Among the sacraments is the Holy Eucharist which, as the Sacrifice of the Mass, is the principal source we have for obtaining the distinctive grace we need to practice Christian chastity. What is this grace? It is the grace of surrendering our wills to the will of God. It is the grace of directing our wills to command our reproductive powers to conform to the will of Jesus Christ.

No one in his right mind has any doubt that to live a chaste life, whether in marriage, or the priesthood, or as religious, or in the single state in the world - is easy. It demands sacrifice. That is why Jesus died on the Cross, to merit the wisdom and power we need to follow His example and obey His commands. But that is also why Jesus gave us the Sacrifice of the Mass as a divinely ordained means of living a pure life

In the first three centuries of the Church, the faithful assisted at Mass every day. They realized that, without the Mass, they would not be able to remain faithful to Christ's teaching on the "difficult commandment."

About the year 150, Diognetus, a learned Greek, expressed a desire to know what Christianity really means. "What is this new race of men who are neither pagans nor Jews? What is this new interest that has entered into men's lives now and not before?" In the Letter to Diognetus, the answer is given. It is not a long letter but one thing it says deserves to be memorized.

Like others, Christians also marry and have children, but they do not expose these children. They do not kill their children. Christians share their meals, but not their wives. They, live in the flesh, but they are not governed by the desires of the flesh. They pass their days upon earth, but they are citizens of heaven.

The most basic means which the early Christians had for living in the flesh but not being governed by the desires of the flesh, was the Sacrifice of the Mass.

In our day, when the world in which we live is so widely paganized, we must follow the example of our forebearers. Either we assist at Mass as often as we can or we shall not remain faithful to Christian chastity.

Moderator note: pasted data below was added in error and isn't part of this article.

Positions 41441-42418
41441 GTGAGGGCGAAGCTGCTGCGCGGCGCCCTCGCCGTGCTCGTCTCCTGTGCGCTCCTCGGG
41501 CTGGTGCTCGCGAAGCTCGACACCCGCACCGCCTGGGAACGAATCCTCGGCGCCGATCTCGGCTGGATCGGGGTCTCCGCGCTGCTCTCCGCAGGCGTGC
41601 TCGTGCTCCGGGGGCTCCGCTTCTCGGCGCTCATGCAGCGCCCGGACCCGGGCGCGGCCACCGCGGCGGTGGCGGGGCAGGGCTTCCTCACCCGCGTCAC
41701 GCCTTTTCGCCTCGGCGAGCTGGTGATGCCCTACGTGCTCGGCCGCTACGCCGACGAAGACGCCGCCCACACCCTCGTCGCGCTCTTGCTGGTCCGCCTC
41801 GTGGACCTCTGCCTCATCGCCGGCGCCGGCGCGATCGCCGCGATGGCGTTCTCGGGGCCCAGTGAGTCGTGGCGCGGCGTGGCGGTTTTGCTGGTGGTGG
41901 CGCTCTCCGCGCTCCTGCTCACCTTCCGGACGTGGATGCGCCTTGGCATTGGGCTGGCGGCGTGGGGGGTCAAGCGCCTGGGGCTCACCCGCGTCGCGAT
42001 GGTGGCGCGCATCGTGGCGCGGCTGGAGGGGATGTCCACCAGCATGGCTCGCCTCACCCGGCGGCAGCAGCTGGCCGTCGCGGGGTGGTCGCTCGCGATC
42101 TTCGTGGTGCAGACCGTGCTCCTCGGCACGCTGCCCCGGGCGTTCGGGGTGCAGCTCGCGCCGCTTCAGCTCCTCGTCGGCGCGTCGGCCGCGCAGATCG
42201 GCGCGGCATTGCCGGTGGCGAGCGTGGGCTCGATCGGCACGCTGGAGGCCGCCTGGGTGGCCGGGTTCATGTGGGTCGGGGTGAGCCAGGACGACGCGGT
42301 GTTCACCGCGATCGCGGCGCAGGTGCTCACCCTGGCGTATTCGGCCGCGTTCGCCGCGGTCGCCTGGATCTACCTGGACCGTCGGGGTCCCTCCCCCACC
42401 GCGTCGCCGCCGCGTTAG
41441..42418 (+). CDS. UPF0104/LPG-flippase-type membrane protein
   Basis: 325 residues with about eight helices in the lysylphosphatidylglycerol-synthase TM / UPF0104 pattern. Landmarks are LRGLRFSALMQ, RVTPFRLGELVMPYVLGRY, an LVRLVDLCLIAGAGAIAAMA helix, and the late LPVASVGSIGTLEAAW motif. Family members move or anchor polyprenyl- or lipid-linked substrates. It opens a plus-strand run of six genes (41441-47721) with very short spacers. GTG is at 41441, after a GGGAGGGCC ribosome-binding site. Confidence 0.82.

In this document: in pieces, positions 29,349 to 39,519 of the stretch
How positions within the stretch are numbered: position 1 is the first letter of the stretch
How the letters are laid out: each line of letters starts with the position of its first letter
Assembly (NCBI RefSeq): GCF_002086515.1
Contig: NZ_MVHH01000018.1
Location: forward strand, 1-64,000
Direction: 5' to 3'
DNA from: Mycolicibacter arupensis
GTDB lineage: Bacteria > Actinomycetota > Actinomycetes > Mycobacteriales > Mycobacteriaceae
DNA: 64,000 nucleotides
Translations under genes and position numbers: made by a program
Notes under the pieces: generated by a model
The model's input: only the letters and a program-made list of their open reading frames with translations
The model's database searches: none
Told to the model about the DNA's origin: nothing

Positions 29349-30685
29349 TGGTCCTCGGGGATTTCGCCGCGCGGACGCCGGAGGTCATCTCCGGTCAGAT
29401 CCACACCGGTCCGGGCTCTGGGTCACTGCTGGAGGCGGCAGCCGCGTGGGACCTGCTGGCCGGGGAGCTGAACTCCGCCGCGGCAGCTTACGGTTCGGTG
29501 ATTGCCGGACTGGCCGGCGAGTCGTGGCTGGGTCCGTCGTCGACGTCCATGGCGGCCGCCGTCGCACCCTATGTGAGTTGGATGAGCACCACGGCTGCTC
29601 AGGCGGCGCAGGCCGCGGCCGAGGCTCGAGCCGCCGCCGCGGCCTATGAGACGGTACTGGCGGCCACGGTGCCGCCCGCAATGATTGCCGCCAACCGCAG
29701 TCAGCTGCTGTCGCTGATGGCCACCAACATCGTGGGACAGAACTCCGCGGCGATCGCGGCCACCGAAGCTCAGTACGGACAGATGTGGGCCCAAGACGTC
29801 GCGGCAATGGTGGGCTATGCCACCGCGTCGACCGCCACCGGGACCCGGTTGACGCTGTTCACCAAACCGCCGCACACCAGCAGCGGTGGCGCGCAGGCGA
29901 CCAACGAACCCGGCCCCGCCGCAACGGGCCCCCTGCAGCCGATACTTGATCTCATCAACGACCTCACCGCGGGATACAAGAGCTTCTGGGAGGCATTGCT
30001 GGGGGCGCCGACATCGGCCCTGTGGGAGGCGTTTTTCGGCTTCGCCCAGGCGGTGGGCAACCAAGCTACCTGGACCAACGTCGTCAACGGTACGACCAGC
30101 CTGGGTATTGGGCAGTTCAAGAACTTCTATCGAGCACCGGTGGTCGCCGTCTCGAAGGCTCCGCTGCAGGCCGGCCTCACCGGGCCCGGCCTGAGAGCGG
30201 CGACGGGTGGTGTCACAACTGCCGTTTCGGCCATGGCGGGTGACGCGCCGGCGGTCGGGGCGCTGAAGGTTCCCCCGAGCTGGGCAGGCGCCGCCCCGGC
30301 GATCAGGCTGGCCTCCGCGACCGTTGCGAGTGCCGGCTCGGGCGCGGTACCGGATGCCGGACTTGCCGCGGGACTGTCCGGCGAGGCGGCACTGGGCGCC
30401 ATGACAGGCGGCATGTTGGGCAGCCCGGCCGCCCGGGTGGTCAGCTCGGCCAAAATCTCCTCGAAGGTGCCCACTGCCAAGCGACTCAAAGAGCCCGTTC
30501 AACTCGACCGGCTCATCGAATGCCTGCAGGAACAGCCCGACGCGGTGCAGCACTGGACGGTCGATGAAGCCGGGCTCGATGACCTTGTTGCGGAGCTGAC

St. Leonard of Port Maurice once wrote that, "Except for the Mass being daily offered on thousands of altars, the world would long ago have been destroyed because of its sins." Among these sins is certainly lust which has destroyed whole nations and, in our day, has become a cosmic disease.

What are we being told? It is not only that our own frequent, even daily, assistance at Mass is a powerful source of chaste living. The Holy Sacrifice, offered on so many altars, is a reservoir of divine strength against the demon of lust for all mankind.


Holy Communion: Chastity through Charity

So far in our conference, we have stressed the importance of prayer before the Blessed Sacrament and assistance at Mass as channels of grace for chastity.

For most people, however, the first meaning of the Eucharist as sacrament is Holy Communion. This is not surprising since the reception of the Holy Eucharist is commonly recognized as our primary source of grace in the following of Christ.

In opening this conference, I said that without the Eucharist there can be no chastity. I meant especially that without Holy Communion it is impossible to live the life of purity required by Christ of His faithful followers

Over the centuries, the Church has consistently taught that Holy Communion is our principal source of preserving, increasing, strengthening and refreshing our spiritual life. At the center of the spiritual life is the virtue of charity.

At the Last Supper, it was not coincidental that Christ both gave us His new commandment of loving one another as He has loved us, and instituted the sacrament of Holy Communion. Why? Because without Holy Communion we could not practice the selfless charity by which, as He told us, we are recognized as His disciples.